Here in this shell of a house,
This house that is struggling to be,
Hope must have been
The first to move in,
And waited to welcome me.
But hope isn’t easy to see.
This lovely tribute to the White House in Leonard Bernstein and Allan Jay Lerner’s 1976 musical 1600 Pennsylvania Avenue would make a perfect anthem for a house of far humbler origins, but one that predates it by more than 120 years and has a cultural history that very few private residences can claim. In 1670 Thomas Stanton, a native-born Englishman who learned the Algonquin language and became a celebrated translator, negotiator, and friend of both Native American tribes and colonists, built a handsome wood-shingled house near Stonington, Connecticut. Eleven generations of the family have occupied it, and the current paterfamilias, John W. Davis, still farms the fields that his ancestor received as a gift from the Pequots and began working in 1654. “We haven’t missed a crop since,” Davis says. “I’ll be eighty-nine in August, but when I’m up on the tractor, I can do the work of a twenty-year-old.”
The house is beautifully sited on what was Indian land, looking down a gentle slope across the fields and marshland almost to the sea. Keeping up the structure, however, got to be too much. It needs a great deal of work, and because it is not just any house, but one that is the intersection of the lives of Native Americans, African slaves, and white settlers, Davis was determined to preserve and protect it. He decided to move out and give up the house where he had always lived and establish a nonprofit corporation that would turn the place into a living museum and educational center. The Stanton-Davis Homestead Museum is far from up and running, but it is underway.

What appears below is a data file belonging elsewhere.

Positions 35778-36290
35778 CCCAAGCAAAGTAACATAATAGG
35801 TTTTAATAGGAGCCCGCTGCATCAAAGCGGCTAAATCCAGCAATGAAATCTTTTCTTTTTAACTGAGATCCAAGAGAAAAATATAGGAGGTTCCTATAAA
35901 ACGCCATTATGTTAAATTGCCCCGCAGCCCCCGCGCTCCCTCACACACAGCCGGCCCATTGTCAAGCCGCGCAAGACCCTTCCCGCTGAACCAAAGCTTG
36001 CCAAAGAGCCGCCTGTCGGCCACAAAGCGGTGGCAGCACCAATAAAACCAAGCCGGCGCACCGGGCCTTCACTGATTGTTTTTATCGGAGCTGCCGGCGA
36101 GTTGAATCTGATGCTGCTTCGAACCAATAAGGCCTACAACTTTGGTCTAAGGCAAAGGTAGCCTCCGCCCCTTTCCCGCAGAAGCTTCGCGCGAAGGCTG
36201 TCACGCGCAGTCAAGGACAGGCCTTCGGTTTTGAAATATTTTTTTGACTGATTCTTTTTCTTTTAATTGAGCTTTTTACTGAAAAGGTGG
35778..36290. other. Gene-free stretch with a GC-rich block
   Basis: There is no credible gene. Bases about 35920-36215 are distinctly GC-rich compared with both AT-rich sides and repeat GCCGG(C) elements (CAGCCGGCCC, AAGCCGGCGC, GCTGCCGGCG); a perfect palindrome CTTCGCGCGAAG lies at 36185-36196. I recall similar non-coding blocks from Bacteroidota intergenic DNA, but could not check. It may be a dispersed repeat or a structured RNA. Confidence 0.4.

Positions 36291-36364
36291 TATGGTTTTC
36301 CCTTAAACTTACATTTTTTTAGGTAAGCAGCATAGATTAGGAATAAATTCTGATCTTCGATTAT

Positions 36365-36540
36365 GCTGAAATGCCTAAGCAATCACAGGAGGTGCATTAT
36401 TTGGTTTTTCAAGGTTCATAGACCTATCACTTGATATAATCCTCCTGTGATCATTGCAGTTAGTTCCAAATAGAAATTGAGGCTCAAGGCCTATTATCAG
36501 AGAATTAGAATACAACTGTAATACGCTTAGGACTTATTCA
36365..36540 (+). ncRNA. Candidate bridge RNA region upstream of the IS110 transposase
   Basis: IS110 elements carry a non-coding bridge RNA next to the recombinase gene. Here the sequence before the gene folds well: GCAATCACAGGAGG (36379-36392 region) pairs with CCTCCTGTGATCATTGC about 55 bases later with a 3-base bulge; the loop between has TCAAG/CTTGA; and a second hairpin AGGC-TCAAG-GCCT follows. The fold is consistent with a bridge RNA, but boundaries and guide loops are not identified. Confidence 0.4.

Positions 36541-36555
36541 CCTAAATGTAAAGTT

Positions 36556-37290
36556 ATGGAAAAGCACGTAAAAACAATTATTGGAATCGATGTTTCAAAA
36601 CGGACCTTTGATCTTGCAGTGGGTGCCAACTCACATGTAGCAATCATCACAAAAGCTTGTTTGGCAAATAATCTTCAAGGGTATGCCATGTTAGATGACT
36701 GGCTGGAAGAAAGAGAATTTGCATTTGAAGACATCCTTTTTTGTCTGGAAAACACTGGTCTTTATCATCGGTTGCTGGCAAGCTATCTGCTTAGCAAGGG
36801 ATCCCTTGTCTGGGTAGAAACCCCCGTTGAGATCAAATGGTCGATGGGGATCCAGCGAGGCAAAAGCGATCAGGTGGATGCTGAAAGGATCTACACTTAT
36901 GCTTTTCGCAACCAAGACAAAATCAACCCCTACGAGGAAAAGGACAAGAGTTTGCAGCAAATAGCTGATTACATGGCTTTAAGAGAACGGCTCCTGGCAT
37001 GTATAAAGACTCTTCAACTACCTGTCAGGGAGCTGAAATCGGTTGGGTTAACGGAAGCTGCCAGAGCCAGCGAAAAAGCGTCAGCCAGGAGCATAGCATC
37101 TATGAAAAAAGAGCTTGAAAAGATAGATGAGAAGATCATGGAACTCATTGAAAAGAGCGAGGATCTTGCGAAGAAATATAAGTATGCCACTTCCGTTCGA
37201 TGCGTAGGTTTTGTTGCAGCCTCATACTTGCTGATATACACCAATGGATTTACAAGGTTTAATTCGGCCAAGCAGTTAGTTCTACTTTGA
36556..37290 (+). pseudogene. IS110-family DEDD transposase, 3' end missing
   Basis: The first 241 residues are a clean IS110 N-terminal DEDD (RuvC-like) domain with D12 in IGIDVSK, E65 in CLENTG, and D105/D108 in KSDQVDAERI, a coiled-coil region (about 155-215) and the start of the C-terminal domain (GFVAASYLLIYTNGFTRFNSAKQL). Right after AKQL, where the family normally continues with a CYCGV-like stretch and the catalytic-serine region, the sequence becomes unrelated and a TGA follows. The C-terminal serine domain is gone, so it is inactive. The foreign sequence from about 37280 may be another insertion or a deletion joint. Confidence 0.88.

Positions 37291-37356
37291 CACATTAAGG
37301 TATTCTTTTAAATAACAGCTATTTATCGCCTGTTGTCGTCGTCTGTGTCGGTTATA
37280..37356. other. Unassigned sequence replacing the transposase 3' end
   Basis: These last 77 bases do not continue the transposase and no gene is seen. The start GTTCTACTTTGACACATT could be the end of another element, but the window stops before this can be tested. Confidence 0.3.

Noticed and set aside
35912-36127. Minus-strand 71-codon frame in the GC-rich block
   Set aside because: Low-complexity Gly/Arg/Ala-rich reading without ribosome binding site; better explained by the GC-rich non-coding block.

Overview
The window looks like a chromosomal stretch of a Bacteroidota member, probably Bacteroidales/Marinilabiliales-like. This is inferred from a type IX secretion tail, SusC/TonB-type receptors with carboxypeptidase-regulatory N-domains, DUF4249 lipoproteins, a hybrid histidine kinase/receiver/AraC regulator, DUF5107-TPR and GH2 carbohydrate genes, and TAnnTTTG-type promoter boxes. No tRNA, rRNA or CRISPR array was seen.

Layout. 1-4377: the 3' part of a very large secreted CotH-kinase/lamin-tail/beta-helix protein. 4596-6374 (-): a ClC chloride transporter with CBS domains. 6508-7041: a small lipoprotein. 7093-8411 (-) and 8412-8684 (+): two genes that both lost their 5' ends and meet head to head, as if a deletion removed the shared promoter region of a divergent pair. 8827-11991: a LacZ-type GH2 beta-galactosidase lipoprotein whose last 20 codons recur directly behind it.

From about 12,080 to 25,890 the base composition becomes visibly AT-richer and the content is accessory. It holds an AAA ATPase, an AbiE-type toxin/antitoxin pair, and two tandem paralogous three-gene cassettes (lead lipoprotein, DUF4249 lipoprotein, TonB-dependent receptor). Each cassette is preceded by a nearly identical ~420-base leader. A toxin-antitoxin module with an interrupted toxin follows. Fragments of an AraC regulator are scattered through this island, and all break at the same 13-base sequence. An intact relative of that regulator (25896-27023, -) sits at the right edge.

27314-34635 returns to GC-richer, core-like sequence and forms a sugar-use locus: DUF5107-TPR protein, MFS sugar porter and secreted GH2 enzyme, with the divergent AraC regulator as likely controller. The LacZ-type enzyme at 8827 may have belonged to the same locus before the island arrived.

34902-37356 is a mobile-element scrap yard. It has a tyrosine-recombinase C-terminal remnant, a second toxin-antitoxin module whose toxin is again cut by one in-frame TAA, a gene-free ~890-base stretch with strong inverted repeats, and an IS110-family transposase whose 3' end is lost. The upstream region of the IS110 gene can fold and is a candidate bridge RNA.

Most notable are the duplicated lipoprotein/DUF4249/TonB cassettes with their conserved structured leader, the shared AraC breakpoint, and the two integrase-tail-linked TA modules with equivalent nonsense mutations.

Arthur Liverant, a third-generation antiques dealer who is based in Connecticut, first visited the house with his father more than forty years ago and calls it an “architectural jewel of the seventeenth and early eighteenth century.” Among the stunning aspects of its interior are an enormous fireplace, a carved banister made by a local joiner, elaborate wainscoting, paneled room ends, and a corner cupboard so spectacular, Liverant says, “that it could be in the Met. The whole house belongs in a museum.” Instead, if sufficient millions can be raised, the house will become one.
An early order of business was to clear out the homestead. Here, the good and bad news coincide: it appears that virtually no one in the family threw anything away. “I think the original pack rat came out of our house,” says Davis, the overseer of centuries of accumulations. Volunteers, including students from colleges and universities in the area, culled, sorted, cleaned, and catalogued the contents for storage-pictures, mattresses, baskets of china, books, whaling tools, a two-hundred-year-old shoemaker’s kit, a flax wheel, and an 1812 officer’s jacket, sword, and hat. Some Indian artifacts and fragile textiles, including numerous quilts, are in climate-controlled spaces at the nearby Mashantucket Pequot Museum until the house is ready to receive them.